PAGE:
Key informants also reported that the tool kit complemented on-site technical assistance, although some tools were more helpful than others. Providers found useful the clinic self-assessment survey, the sample screening algorithm, the standing orders for CRC screening, the tracking log, and the patient reminders. Providers found less useful the patient counseling scripts (too long), the patient decision aides (too time-consuming), and the integrated summary (paper-based, not EMR-ready). Key informants appreciated flexibility in how they implemented tools. For example, all 3 clinics initially used the HIPAA (Health Insurance Portability and Accountability Act)–compliant postcard reminders included in the tool kit but later switched to a letter that could be loaded into the EMR.
Key informants in all 3 clinics noted that modifying the EMR was the biggest challenge and most time-consuming aspect of implementing office systems changes. One of the first tasks for the practice facilitator was to reprogram the reminders so that they did not keep showing up after the screening had been completed. Another task was to make sure that the new reminders were scheduled with appropriate intervals for screening. One participant described the importance of shifting from tracking distribution of iFOBT kits on paper to tracking in the EMR:
We are going to have to find work arounds to augment what the EMR does to help us achieve the outcomes that we want to for our patients . . . because it is superfluous to have 15 different logs in a 1-inch binder, and you’re flipping through to find whichever one you need to. [Clinic A, MD, male]
Although none of the EMRs had ideal tracking and reminder functions, clinic personnel realized that automated systems are critical in adhering to CRC screening guidelines.
Other barriers included staff turnover, which caused clinics to redistribute staff roles and train new staff in the clinic’s office systems, and reluctance on the part of local gastroenterology (GI) practices to perform free or low-cost diagnostic colonoscopies for uninsured or underinsured patients. One clinic had agreements with local GI practices; the other 2 did not. Despite repeated attempts, these clinics could not get local GI physicians to offer discounted care and had to make arrangements with an academic medical center 2 hours away.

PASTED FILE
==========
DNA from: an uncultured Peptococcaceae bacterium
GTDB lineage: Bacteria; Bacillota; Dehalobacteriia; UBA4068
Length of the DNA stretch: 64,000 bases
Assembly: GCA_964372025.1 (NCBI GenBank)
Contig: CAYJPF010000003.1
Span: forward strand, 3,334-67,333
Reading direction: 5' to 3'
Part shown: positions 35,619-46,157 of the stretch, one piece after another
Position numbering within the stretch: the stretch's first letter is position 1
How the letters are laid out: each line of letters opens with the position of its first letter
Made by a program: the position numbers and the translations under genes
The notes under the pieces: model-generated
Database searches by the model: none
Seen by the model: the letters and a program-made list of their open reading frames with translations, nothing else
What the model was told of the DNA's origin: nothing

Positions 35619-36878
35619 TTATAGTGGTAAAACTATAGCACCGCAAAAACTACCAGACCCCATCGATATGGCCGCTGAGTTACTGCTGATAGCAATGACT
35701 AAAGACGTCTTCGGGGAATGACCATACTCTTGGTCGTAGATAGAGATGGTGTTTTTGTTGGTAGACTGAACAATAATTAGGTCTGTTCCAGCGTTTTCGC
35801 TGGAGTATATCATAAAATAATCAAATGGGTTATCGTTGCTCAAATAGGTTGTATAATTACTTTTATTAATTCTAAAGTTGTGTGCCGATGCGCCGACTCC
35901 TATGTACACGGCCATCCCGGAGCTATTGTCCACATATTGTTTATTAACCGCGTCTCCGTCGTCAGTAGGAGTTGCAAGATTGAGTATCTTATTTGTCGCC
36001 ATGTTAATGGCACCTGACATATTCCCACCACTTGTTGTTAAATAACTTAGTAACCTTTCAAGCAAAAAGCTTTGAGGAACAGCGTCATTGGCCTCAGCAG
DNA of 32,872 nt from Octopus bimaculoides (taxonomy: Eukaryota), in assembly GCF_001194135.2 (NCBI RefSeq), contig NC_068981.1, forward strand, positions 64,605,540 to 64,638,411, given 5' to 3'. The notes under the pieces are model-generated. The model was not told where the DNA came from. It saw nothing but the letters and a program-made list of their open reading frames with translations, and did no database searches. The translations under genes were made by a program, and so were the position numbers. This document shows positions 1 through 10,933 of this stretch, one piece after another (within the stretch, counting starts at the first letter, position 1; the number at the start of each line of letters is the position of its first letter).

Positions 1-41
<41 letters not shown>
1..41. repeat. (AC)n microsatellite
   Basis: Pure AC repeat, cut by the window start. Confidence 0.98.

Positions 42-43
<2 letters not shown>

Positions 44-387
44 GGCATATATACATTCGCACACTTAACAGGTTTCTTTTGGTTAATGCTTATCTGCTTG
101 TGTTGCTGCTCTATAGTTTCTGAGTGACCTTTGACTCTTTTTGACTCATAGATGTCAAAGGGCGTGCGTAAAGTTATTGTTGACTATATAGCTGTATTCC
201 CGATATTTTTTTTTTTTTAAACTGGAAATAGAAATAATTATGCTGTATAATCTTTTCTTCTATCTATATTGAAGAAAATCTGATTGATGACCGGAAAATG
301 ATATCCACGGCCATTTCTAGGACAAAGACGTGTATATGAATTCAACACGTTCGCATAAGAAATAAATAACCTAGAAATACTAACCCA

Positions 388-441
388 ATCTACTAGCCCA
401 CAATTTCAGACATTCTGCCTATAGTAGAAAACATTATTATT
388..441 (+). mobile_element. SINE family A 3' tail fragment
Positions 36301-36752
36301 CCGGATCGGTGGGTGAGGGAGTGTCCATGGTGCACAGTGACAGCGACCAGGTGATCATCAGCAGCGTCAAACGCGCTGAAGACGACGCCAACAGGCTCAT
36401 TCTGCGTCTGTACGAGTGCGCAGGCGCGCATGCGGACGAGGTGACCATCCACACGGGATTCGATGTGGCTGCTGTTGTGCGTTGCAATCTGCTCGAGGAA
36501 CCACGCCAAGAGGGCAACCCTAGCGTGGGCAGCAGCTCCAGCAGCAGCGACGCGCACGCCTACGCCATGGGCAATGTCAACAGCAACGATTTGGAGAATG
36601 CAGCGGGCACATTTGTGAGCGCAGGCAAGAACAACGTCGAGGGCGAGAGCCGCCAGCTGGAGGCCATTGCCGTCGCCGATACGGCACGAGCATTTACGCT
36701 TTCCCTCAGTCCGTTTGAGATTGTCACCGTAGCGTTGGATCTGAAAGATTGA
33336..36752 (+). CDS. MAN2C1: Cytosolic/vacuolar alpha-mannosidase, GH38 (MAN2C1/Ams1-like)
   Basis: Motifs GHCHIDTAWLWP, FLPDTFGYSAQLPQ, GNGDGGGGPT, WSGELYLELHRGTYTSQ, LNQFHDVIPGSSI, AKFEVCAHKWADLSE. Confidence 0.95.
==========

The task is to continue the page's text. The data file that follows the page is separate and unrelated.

The implementation support that clinics received and the office systems changes they implemented produced a positive implementation climate for universal CRC screening:
. . . I think we learned a lot, we’ve improved our screening numbers, and I think our patients are more engaged. . . . I know my staff and providers are aware of it now and doing a better job. And more importantly for me, I think we are developing systems now to make sure that we do a better job with the follow up. [Clinic B, MD, male]
Key informants from all 3 clinics noted that CRC screening is now considered a top priority and, in one clinic, CRC screening is discussed in every staff meeting. Implementing standing orders empowered nurses to give screening tests to patients and explain how to use them before the provider enters the exam room. Assigning medical assistants and front desk staff responsibility for maintaining the tracking log and patient reminders made the clinic’s effort to institute universal CRC screening a “team sport.” In one clinic, however, key informants acknowledged that clinic administration could have done more upfront to set expectations for staff, make time to work with the practice facilitator, and implement office systems changes. Key informants at another clinic noted that competing priorities for both providers and patients had acted as a “double whammy” that limited the frequency with which providers recommended screening and patients adhered to the recommendation.